Improving energy efficiency is also a way to cut down on emissions from buildings. Whether your heating system is powered by electricity or gas, or if you live in an old, drafty house that needs insulation, you’re probably using more energy than you need to — both the heat and your dollars are slipping through the cracks. (For low-income Americans, the cost-burden of an inefficient home can be as high as 26 percent of their earnings.) Sealing up cracks and helping people replace old appliances would lighten the load on their wallets while cutting emissions and, most crucially, reducing demand on the electric grid so we can actually meet all our energy needs with clean sources.
So where do we start? Congress could increase funding for the Weatherization Assistance Program that helps low-income households pay for energy-efficiency upgrades. It could also strengthen efficiency standards for buildings and appliances, and increase and extend tax credits for retrofits.
Most of the action will likely happen at the state and local level, through incentives, rebates, and pilot programs that help people cover the cost of all these upgrades, along with new laws and updated building codes designed with an eye to increased energy efficiency.
— Emily Pontecorvo
Get on the bus!
If the U.S. starts taking climate change seriously, we’ll have to become much less dependent on cars (even if they are more efficient). A staggering 75 percent of Americans drive alone to work. And even before the pandemic hit, ridership on buses, trains, and subways appeared to be on the decline. According to the American Public Transportation Association, 45 percent of Americans couldn’t use public transportation even if they wanted to — because of where they live.
Taking climate change seriously will require a redesign of our country’s transportation infrastructure. In other words, we’ll have to find a way to get people out of their cars. In the early 2020s, that will mean taking public money away from building new highways that encourage people to drive more, and using it to expand the country’s existing bus, train, and subway systems, especially for rural communities and areas that have traditionally been denied transit access. Do all this, and by 2030, the majority of Americans will live within walking distance of public transportation.
Sound like a plan? It’s one devised by the advocacy group Transportation for America as a way to meet international climate targets. Activists see public transit as a huge opportunity — not only to slash emissions from the country’s biggest contributor of greenhouse gas emissions, but also to create jobs and fuel the American economy. One analysis found that every $1 billion invested in transit can generate $5 billion in economic returns, creating and supporting roughly 50,000 jobs. According to the Blue Green Alliance, fixing up our existing road and transit systems could generate 6.6 million jobs within 10 years.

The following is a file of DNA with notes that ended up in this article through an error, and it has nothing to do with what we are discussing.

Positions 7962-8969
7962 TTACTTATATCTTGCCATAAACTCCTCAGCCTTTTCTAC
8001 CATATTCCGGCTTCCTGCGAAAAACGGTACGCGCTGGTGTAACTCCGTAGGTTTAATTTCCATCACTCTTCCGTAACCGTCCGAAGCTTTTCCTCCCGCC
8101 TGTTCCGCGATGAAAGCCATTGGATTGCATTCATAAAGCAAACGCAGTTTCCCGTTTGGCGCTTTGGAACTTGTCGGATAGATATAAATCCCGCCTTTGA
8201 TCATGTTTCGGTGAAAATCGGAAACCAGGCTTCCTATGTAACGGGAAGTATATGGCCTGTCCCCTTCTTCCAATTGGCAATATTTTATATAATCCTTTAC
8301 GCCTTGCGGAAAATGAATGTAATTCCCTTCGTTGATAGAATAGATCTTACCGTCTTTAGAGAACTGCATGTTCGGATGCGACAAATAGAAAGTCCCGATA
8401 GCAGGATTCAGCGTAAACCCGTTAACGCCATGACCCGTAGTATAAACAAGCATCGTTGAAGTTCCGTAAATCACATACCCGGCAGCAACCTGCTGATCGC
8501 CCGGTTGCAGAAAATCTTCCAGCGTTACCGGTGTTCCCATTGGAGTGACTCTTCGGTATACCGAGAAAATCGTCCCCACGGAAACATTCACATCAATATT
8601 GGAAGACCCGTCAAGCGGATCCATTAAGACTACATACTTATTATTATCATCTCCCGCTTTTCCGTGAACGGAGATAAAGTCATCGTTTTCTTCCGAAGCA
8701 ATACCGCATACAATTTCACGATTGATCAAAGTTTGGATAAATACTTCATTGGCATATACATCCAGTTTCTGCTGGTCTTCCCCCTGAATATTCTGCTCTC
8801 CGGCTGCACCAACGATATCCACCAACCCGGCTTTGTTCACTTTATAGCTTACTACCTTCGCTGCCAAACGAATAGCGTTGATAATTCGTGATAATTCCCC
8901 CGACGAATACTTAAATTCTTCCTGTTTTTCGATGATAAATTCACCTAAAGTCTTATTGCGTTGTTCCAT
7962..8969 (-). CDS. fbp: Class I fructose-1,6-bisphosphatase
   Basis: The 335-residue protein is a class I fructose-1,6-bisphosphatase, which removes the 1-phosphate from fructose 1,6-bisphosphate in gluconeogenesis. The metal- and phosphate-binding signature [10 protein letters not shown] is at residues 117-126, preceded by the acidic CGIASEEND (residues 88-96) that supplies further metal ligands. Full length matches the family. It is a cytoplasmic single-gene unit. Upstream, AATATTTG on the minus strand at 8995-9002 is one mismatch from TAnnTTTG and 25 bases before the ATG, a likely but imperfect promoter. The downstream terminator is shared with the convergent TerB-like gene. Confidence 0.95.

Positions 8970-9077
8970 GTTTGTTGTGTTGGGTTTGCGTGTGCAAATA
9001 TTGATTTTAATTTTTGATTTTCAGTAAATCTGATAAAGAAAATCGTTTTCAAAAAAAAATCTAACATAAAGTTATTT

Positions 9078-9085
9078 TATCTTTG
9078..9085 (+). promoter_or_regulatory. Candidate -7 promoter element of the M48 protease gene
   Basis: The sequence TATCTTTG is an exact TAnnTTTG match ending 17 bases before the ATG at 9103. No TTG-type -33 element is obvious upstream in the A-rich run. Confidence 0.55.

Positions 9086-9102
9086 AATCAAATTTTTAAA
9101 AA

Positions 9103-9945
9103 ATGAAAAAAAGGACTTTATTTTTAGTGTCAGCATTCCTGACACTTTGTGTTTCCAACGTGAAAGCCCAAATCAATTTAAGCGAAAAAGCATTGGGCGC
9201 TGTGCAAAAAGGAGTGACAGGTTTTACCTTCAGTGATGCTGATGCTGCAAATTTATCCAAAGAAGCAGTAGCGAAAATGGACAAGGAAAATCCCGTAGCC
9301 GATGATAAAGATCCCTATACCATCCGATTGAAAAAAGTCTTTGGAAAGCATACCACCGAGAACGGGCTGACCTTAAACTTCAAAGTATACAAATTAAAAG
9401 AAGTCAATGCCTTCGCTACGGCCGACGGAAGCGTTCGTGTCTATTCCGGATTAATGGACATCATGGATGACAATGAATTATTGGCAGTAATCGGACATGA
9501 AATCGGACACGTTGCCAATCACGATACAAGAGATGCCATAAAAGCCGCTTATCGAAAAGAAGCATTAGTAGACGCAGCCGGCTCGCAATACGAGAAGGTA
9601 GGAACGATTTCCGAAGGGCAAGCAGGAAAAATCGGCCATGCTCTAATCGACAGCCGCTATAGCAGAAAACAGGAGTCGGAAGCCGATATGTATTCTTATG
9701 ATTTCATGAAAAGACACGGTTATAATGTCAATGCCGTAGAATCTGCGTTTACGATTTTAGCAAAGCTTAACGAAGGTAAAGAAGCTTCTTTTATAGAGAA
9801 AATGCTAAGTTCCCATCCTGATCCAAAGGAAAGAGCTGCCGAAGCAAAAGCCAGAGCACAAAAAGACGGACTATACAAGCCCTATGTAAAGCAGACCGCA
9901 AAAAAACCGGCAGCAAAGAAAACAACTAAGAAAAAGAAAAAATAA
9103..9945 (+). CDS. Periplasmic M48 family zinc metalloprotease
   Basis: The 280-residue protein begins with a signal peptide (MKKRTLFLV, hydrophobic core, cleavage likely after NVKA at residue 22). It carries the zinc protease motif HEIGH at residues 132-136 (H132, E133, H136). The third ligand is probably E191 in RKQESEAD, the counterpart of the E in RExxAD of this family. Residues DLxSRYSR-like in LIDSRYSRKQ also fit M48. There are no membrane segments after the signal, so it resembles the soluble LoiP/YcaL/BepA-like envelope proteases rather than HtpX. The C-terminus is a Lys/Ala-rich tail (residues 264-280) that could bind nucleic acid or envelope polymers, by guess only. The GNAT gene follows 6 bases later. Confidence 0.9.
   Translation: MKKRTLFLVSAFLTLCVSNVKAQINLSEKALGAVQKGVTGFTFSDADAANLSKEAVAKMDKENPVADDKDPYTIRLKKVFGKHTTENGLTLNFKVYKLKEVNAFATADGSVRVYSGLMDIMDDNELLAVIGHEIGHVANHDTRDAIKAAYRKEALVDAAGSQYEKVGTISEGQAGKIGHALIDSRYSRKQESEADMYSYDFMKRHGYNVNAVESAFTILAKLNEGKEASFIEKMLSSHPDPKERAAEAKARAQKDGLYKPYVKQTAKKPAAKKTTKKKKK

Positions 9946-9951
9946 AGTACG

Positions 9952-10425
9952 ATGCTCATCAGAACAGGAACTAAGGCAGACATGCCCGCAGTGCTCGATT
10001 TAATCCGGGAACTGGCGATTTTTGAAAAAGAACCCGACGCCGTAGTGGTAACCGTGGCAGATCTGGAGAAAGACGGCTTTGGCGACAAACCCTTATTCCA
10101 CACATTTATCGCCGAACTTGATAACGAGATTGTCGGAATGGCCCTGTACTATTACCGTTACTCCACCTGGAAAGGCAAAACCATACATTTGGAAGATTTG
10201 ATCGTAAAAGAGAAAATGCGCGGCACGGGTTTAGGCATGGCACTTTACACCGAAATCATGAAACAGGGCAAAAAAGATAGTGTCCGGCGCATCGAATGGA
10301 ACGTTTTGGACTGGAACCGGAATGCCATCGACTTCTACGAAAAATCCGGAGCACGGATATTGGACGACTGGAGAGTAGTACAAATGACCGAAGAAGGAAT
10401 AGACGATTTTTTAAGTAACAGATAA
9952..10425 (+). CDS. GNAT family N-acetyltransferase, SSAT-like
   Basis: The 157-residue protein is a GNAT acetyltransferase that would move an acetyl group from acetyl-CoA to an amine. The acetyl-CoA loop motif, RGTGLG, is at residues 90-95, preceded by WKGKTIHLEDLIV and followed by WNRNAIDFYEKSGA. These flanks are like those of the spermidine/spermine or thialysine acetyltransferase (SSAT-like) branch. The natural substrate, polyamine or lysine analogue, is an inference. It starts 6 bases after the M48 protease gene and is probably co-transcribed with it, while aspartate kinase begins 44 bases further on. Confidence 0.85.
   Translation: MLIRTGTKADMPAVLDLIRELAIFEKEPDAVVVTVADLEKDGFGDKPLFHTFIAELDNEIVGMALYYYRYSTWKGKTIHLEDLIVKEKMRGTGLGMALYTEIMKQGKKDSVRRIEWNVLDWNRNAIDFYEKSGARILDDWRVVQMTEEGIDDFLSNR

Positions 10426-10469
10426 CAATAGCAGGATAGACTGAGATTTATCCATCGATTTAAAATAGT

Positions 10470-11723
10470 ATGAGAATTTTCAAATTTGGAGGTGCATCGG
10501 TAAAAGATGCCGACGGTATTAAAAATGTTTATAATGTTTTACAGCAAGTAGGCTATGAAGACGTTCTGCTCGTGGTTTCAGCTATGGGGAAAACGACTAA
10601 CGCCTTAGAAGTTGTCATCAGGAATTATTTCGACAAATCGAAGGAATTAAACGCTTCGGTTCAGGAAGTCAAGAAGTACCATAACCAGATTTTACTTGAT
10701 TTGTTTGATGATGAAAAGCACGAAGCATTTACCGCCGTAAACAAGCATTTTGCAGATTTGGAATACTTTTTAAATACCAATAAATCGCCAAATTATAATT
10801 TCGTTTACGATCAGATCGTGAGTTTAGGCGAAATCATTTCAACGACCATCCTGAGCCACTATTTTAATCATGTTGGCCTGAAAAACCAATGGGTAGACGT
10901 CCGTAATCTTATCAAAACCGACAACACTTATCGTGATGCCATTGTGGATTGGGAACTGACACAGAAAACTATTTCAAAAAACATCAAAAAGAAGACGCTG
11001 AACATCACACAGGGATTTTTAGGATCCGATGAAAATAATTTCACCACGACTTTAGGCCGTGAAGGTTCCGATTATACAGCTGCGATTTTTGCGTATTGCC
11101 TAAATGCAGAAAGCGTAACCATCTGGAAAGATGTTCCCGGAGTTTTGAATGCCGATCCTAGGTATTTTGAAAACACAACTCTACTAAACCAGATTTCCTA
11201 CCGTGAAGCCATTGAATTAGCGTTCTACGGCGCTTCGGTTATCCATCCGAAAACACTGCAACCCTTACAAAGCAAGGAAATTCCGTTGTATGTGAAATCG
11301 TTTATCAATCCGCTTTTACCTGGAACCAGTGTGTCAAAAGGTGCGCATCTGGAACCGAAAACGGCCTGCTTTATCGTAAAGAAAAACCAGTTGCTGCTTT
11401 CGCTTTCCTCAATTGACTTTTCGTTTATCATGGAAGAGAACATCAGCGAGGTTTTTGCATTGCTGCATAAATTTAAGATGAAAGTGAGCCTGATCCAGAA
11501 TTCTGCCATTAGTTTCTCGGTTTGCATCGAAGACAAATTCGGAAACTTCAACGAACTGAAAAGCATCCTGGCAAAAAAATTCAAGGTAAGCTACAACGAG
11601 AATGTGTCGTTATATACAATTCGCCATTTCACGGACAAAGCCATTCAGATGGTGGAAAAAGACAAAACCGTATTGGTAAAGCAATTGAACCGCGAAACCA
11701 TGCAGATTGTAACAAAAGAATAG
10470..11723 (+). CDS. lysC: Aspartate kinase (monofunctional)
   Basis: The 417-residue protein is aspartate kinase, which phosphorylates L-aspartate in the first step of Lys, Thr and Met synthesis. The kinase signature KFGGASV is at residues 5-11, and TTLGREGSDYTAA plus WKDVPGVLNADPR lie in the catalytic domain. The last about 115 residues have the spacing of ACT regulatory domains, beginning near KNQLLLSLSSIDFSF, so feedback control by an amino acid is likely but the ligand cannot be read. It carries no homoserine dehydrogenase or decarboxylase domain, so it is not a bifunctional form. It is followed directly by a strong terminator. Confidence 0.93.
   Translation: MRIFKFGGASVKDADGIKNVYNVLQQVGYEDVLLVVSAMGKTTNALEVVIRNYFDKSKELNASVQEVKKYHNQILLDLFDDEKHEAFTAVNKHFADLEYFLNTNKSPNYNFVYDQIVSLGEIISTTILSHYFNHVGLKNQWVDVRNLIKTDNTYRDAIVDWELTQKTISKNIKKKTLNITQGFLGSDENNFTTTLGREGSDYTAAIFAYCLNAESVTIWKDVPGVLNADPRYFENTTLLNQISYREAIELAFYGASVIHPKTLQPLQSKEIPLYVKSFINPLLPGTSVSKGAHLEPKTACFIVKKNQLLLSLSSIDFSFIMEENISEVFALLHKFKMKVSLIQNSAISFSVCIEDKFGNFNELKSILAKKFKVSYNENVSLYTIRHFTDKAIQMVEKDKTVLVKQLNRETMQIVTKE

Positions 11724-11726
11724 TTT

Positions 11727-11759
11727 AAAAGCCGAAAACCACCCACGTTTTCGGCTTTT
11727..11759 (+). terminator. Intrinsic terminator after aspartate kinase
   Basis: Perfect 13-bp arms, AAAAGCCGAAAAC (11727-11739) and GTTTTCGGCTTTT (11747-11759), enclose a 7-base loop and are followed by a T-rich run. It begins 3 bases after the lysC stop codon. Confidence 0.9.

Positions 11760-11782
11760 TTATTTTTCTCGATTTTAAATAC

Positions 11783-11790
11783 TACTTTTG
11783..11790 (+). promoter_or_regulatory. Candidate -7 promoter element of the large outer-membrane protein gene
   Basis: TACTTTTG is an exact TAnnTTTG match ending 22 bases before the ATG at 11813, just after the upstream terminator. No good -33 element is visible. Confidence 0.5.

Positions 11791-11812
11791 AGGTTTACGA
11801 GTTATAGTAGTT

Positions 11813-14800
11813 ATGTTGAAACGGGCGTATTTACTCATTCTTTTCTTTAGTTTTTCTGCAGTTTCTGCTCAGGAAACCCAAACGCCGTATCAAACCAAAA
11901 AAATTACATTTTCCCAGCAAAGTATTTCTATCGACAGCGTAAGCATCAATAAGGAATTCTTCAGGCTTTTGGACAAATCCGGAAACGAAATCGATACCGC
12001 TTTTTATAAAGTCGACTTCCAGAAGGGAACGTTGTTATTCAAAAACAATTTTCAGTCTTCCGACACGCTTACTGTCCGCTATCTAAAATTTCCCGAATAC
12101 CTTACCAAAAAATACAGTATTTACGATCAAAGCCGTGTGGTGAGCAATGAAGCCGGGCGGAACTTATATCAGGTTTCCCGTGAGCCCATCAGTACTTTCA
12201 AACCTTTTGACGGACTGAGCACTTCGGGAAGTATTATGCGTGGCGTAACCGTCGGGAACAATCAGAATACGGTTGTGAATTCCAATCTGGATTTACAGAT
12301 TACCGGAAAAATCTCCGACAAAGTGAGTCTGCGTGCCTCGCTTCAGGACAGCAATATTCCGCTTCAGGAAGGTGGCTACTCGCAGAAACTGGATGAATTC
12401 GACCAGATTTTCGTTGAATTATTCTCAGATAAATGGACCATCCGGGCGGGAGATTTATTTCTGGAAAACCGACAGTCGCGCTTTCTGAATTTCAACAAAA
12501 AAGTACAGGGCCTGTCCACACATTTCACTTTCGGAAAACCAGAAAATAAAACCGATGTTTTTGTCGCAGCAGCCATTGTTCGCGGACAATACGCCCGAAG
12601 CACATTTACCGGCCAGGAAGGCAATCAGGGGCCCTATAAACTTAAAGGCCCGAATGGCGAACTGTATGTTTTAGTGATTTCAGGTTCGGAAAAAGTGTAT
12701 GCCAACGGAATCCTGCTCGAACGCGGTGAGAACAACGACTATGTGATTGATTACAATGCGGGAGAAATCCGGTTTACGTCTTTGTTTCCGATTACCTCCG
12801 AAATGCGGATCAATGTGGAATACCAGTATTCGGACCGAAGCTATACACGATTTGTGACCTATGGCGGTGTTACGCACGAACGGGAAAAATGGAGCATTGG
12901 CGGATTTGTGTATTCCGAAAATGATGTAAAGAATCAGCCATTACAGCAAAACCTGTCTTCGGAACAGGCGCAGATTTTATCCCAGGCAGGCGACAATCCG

So how do we arrive at the future that Transportation for America and others envision? The Biden campaign has proposed using federal funds to provide all Americans in cities of more than 100,000 people with “quality public transportation” by 2030. In a report this summer, House Democrats recommended at least doubling annual funding for new transit projects and implementing a minimum emissions-per-mile performance standard for vehicles traveling on the National Highway System. If a state’s emissions exceed those standards, it would have to use its federal highway money toward projects to decrease emissions.
No fossil-fuel worker left behind
If and when the nation ditches fossil fuels, what happens to the nearly one million people who work in the oil and gas industry? It’s a reasonable question, and one that’s become a sticking point that Republicans, fossil fuel lobbyists, and some unions often leverage to derail much of the talk about expanding the country’s renewable energy.
Right now, the systems to help fossil fuel workers find jobs in the green energy sector aren’t in place yet. But roadmaps to accomplish such an evolution do exist.
In June, a group of 80 local, regional, and national organizations published the National Economic Transition Platform, a raft of policy recommendations for federal policymakers designed to help fossil fuel workers shift to a green-energy economy. The plan recommends putting former coal miners to work on cleaning up coal sites and abandoned mines and restoring local water resources, as well as creating new jobs in energy efficiency retrofits for residential and commercial buildings.
There’s been some discussion of this issue in Congress, as well. Senator Tammy Duckworth from Illinois, a Democrat, introduced a bill this July that simultaneously seeks to revitalize communities devastated by the decline of coal and restore the surrounding environment. The Marshall Plan for Coal Country Act would also boost the federal minimum wage to $15 and provide Medicare for coal workers who have lost their jobs.